♥ Do you have a barn area that would be suitable. Maybe an existing shed that is attached to a barn already. It could be just a decorating problem of moving the furniture so to speak. Could the implements outside in the shed trade places with the livestock inside? Just because a building was built specifically for one use doesn’t mean you can’t think outside the barn and switch things up. Things to watch out for are low sheds, even if the cows fit in with deep bedding, will your tractor? Or are you committing yourself to hand work. Compacted cow manure is awful to clean out of a barn, and the less carbonaceous the bedding material the harder it is to pick out. Hay = hard compacted linoleum-like bedding, shavings = less compacted bedding but still difficult to clean out by hand.
♥ On our farm we have divided the deep bedding systems up by what the type of animal needs or can tolerate. I don’t deep bed my dairy cow or her calf because a dairy cow’s udder is just too low and invites problems. I also can manually clean up after a couple of head of cattle on a daily basis, any more than that is too much work. But it’s not just a mathematical problem, we deep bed our flock of 20+ laying hens and do all that clean out by hand.
♥ Do you have the equipment to clean out the deep bedding? We didn’t have to buy anything special, you may already have a 4WD tractor with a loader (teeth are handy for digging, a smooth bucket will not work) and a manure spreader. Or you can rent equipment and write that off on your taxes. This is also a good place for bartering, maybe a half a hog for the use of a neighbors skidsteer for a week. Keep your options open.
♥ Stack your functions. Once we built the feeding shed we used it throughout the year for other projects. We have housed pigs in there on the deep bedding in hopes they would turn the bedding into compost. A note: it takes a lot of pigs to do the job, if you’re in the pork business, and have forty extra feeder pigs at the right time go for it. We found it easier to clean out the barn and raise less pigs in another setting. We raised pullets in the off-season in that shed too. That was not a free lunch either, pigs squirt out holes much smaller than a cow, and chickens need protecting from everything, so different fencing and overhead netting had to be added to make those projects work.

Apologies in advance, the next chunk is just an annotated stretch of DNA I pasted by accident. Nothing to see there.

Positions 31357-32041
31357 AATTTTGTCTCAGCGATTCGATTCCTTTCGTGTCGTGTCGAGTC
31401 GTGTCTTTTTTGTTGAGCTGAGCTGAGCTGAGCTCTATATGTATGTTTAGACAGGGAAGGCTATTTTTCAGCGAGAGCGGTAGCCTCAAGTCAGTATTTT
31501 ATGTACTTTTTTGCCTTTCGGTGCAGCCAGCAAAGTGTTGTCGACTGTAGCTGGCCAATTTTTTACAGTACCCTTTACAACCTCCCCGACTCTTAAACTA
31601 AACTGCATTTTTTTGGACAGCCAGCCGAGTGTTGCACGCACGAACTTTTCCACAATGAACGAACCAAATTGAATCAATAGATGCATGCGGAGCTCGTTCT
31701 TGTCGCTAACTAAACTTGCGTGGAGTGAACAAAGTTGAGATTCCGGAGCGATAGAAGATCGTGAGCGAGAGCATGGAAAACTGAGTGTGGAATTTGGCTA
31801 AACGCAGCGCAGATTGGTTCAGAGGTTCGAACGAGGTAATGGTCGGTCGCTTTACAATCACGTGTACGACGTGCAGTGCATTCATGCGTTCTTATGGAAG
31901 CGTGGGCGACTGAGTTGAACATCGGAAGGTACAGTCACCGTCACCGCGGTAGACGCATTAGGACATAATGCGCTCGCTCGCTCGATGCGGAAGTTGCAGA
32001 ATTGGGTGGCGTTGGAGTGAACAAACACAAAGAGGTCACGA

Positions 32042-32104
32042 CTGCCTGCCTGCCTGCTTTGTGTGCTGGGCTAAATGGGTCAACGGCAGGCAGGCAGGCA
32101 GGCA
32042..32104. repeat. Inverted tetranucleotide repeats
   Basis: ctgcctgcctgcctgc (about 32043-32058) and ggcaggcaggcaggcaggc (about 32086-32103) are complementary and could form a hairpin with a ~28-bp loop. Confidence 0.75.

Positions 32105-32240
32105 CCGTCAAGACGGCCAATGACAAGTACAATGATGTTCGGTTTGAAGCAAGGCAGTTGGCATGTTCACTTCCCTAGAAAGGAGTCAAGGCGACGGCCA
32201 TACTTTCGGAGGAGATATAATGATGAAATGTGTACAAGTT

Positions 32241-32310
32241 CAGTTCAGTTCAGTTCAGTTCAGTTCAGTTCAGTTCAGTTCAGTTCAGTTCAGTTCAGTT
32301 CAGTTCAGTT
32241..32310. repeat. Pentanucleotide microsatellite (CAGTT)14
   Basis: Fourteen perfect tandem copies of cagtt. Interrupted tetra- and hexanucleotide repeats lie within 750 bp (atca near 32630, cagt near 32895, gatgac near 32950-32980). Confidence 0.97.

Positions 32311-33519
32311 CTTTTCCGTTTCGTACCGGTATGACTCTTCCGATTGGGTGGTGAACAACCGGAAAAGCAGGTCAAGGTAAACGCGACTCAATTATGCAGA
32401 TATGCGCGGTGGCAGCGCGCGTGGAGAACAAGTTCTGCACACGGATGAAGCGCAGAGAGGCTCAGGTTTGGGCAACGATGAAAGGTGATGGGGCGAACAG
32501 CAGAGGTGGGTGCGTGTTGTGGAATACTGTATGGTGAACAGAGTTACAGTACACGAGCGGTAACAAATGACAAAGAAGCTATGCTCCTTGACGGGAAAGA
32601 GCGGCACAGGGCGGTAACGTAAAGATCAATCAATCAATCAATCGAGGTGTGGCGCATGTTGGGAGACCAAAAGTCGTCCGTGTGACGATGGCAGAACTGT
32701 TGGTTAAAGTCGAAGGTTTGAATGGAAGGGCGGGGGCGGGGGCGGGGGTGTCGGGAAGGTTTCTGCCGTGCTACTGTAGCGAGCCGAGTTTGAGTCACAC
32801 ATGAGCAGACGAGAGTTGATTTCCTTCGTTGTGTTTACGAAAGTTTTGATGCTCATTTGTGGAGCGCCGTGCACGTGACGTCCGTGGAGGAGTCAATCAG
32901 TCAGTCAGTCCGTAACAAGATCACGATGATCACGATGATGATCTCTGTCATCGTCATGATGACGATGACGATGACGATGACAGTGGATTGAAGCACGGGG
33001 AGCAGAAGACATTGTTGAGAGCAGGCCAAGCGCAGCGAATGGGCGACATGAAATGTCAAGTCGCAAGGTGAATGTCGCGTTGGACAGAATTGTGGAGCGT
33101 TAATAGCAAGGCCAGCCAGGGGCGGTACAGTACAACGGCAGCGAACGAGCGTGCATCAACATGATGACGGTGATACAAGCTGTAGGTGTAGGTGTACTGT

♥ Do you have an inexpensive source of carbon for bedding material? A place to store it? For the bedding to do its job of capturing the fertility your livestock puts out, the bedding must be dry.
♥ Besides the clean out phase of deep bedding, does your barn plan accommodate your type of hay? Obviously if you are feeding round bales you would need to be more diligent with heavy equipment to add bales and elevate feeders as the bedding builds up. You also would need a wider shed to feed rounds also to allow for every animal to be able to eat comfortably.
Every farm and its needs and inhabitants are different. Hopefully if you’re thinking of deep bedding I have given you some food for thought and maybe given you some ideas why or why not to implement some type of deep bedding on your own farm.